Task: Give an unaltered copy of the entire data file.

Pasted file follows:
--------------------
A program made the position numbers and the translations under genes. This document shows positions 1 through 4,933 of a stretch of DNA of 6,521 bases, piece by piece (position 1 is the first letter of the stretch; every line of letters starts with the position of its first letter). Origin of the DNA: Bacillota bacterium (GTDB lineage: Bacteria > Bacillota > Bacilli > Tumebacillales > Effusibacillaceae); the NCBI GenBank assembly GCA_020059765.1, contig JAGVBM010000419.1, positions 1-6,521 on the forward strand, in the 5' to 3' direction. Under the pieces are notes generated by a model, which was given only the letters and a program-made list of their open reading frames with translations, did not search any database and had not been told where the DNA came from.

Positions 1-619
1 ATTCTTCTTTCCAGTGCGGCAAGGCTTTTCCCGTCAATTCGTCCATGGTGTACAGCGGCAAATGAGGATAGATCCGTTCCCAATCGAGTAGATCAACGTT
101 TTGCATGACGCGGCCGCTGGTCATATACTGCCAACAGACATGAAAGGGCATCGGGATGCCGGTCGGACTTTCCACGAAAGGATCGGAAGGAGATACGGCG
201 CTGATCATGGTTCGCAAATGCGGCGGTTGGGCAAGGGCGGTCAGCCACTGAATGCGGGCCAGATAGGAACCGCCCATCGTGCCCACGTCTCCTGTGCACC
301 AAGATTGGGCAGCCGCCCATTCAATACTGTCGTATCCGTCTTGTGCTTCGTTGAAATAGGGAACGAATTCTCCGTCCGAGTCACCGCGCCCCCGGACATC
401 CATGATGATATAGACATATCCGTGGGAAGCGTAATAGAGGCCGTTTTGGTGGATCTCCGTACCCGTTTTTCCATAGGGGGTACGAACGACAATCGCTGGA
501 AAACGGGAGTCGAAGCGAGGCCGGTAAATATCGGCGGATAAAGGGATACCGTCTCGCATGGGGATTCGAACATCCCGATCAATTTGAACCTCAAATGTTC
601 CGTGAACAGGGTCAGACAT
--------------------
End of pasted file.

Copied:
A program made the position numbers and the translations under genes. This document shows positions 1 through 4,933 of a stretch of DNA of 6,521 bases, piece by piece (position 1 is the first letter of the stretch; every line of letters starts with the position of its first letter). Origin of the DNA: Bacillota bacterium (GTDB lineage: Bacteria > Bacillota > Bacilli > Tumebacillales > Effusibacillaceae); the NCBI GenBank assembly GCA_020059765.1, contig JAGVBM010000419.1, positions 1-6,521 on the forward strand, in the 5' to 3' direction. Under the pieces are notes generated by a model, which was given only the letters and a program-made list of their open reading frames with translations, did not search any database and had not been told where the DNA came from.

Positions 1-619
1 ATTCTTCTTTCCAGTGCGGCAAGGCTTTTCCCGTCAATTCGTCCATGGTGTACAGCGGCAAATGAGGATAGATCCGTTCCCAATCGAGTAGATCAACGTT
101 TTGCATGACGCGGCCGCTGGTCATATACTGCCAACAGACATGAAAGGGCATCGGGATGCCGGTCGGACTTTCCACGAAAGGATCGGAAGGAGATACGGCG
201 CTGATCATGGTTCGCAAATGCGGCGGTTGGGCAAGGGCGGTCAGCCACTGAATGCGGGCCAGATAGGAACCGCCCATCGTGCCCACGTCTCCTGTGCACC
301 AAGATTGGGCAGCCGCCCATTCAATACTGTCGTATCCGTCTTGTGCTTCGTTGAAATAGGGAACGAATTCTCCGTCCGAGTCACCGCGCCCCCGGACATC
401 CATGATGATATAGACATATCCGTGGGAAGCGTAATAGAGGCCGTTTTGGTGGATCTCCGTACCCGTTTTTCCATAGGGGGTACGAACGACAATCGCTGGA
501 AAACGGGAGTCGAAGCGAGGCCGGTAAATATCGGCGGATAAAGGGATACCGTCTCGCATGGGGATTCGAACATCCCGATCAATTTGAACCTCAAATGTTC
601 CGTGAACAGGGTCAGACAT